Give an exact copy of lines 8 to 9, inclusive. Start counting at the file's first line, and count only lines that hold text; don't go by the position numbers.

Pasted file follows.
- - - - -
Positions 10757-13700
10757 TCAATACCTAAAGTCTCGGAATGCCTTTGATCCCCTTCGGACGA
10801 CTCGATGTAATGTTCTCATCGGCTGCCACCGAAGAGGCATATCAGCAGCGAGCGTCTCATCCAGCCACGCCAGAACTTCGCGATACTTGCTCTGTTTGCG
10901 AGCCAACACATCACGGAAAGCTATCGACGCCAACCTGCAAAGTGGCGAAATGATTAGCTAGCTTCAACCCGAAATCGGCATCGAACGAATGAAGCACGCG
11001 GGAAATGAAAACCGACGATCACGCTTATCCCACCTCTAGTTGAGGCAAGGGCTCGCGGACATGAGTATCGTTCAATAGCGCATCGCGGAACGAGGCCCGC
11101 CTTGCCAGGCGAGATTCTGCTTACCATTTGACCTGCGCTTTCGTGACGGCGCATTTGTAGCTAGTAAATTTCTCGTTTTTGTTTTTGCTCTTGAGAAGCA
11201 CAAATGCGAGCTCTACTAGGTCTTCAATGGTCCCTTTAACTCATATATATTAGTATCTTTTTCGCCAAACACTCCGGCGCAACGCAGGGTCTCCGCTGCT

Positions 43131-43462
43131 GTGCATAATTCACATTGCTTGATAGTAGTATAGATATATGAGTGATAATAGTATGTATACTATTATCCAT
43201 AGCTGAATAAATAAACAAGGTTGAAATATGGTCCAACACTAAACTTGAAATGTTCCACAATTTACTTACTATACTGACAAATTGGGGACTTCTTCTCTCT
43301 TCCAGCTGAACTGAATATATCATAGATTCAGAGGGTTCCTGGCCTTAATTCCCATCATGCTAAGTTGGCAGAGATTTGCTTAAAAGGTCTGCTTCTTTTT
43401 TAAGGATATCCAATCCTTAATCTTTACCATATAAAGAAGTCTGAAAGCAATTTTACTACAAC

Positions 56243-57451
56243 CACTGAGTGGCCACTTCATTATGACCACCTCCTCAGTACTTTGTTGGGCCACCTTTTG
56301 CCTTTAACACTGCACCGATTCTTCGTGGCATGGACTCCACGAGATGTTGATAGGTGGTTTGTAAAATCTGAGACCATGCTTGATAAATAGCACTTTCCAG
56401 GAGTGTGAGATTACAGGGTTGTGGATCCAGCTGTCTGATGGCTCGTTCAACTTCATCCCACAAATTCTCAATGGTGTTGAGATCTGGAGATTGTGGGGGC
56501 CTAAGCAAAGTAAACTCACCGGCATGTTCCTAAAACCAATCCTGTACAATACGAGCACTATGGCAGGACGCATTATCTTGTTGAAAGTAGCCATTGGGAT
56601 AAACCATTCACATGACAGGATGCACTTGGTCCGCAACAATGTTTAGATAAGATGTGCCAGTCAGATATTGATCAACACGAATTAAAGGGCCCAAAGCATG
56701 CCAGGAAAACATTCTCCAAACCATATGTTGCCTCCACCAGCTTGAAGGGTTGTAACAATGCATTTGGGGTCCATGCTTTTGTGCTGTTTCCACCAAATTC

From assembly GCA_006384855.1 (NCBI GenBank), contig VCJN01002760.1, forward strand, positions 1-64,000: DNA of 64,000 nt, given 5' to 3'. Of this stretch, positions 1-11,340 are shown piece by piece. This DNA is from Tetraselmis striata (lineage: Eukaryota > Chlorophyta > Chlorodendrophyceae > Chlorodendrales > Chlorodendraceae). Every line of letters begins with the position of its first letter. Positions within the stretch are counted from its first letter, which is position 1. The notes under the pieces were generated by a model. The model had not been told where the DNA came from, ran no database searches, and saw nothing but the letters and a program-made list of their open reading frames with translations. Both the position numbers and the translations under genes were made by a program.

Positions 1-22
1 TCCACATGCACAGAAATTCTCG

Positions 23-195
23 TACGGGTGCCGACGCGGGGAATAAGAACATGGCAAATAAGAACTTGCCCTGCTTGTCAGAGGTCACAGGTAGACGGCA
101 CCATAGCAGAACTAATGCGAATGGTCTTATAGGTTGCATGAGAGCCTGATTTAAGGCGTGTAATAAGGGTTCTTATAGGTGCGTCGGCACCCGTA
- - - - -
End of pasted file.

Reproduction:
Positions 43131-43462
43131 GTGCATAATTCACATTGCTTGATAGTAGTATAGATATATGAGTGATAATAGTATGTATACTATTATCCAT